the means of living. The premium charged on
this class of insurance is moderate; about ?2 6s.
for a person aged fifty; and the outlay by the
mother could be subsequently repaid when the
child was in a position to do so.

There are other special modes of insurance to
prevent loss or damage in cases of remote risk;
indeed almost any chance of loss through the
possibility of something improbable occurring
may be guarded against by insurance. For
instance, a lady aged forty-five has been married
for twenty years and has had no children. If she
has a son her property will descend to him; if
she dies childless it passes to a nephew. The
chance of the lady having a son is extremely
remote but still there is a possibility, and it is
against loss by this possibility happening that
the nephew takes out a policy of insurance for
any reasonable amount, the premium charged
being surprisingly small and payable in one sum


It has been mentioned in a previous page that
insurance has the advantage over the savings
bank, no matter how long a person may live,
and this is brought about by the operation of
Bonuses, so called. These are the whole pro-
fits in the case of a Mutual Company, and the
larger proportion of the profits in the case of
a Joint-Stock Company, which are distributed
amongst the policy holders. At the end of every
five years, in some cases seven, a valuation is
made of all the property of the Company and on
the other hand is ascertained what the company
is liable for, present and prospective. The
difference between the two constitutes the sur-
plus or profits, assuming of course that the assets
preponderate. This seems at first sight to be
a very simple process, but in reality the most
intricate calculations are necessary to arrive at
mathematical accuracy; but this needs no further
notice here. The bonus being declared, it may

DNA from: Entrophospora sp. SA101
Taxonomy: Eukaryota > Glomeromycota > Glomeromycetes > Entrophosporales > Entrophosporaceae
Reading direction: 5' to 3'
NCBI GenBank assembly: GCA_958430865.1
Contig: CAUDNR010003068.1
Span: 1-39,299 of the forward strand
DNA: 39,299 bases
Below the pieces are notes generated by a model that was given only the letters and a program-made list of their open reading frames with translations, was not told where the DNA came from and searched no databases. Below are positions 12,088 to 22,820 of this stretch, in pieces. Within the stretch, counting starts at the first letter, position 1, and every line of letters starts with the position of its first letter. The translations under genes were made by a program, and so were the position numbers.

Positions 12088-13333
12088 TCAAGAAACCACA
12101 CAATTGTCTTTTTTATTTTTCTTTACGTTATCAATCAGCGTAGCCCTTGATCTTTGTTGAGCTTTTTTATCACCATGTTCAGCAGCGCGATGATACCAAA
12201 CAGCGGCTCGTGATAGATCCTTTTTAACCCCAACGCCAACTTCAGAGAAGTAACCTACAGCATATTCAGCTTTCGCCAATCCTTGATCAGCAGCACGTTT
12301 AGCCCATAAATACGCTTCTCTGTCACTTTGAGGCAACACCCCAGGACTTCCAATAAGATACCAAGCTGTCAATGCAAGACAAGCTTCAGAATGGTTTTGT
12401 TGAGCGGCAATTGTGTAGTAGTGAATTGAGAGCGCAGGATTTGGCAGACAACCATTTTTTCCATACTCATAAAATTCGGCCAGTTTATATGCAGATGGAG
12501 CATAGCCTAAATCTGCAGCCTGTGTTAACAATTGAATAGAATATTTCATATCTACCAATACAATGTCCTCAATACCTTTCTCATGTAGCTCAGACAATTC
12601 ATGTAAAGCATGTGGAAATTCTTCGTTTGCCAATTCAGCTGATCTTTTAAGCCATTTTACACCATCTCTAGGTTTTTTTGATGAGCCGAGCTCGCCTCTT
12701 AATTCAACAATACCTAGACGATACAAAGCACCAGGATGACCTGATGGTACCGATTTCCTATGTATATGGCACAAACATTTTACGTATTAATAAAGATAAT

be dealt with in various ways.

1. -- It may be added to the amount insured,
and so payable at death.
2. -- It may be commuted for an immediate
payment in cash. (In this case the amount
will, of course, be less than in No. 1.)
3. -- It may be applied in a permanent reduc-
tion of the future annual premiums, or a
proportionately larger reduction of these for
the next five or seven years, and in other
ways. Most offices granting every reason-
able facility for applying profits in any way
the insured may consider desirable.

_Endowment Insurance_. -- This is a class of
insurance by which an insurer may receive the
amount of a policy himself during his life, at
an age to be fixed at the time the insurance is
effected. Should he die before reaching the age
specified, the money is payable to his represen-

It may also be so arranged that instead of
receiving the money at a certain age, he may be
paid a fixed sum annually for the rest of his life

For example -- a person at the age of thirty
may insure ?1,000 to be paid to him on attain-
ing the age of sixty. The annual premiums for
insurances of this kind vary with different offices;
but they can be effected at the age named, at
about ?28 10s. for the ?1,000. If the person
died before attaining the specified age, the money
would be paid to his representatives; if he sur-
vived, he could either receive the ?1,000, or be
granted an annuity for the remainder of his life
of ?92 a year. In the case of females the
annuity would be ?83 only, as they are supposed
to live longer than males.

_Non-forfeitable Policies_. -- This plan provides
for the continuance of insurance upon the life of
a policy holder should the insured from any cause
be unable to keep up his premiums. The prin-
ciple of this scheme ensures that, in considera-
tion of the premiums already paid, a policy for
a certain amount -- less of course than that named
in the original policy, which would be cancelled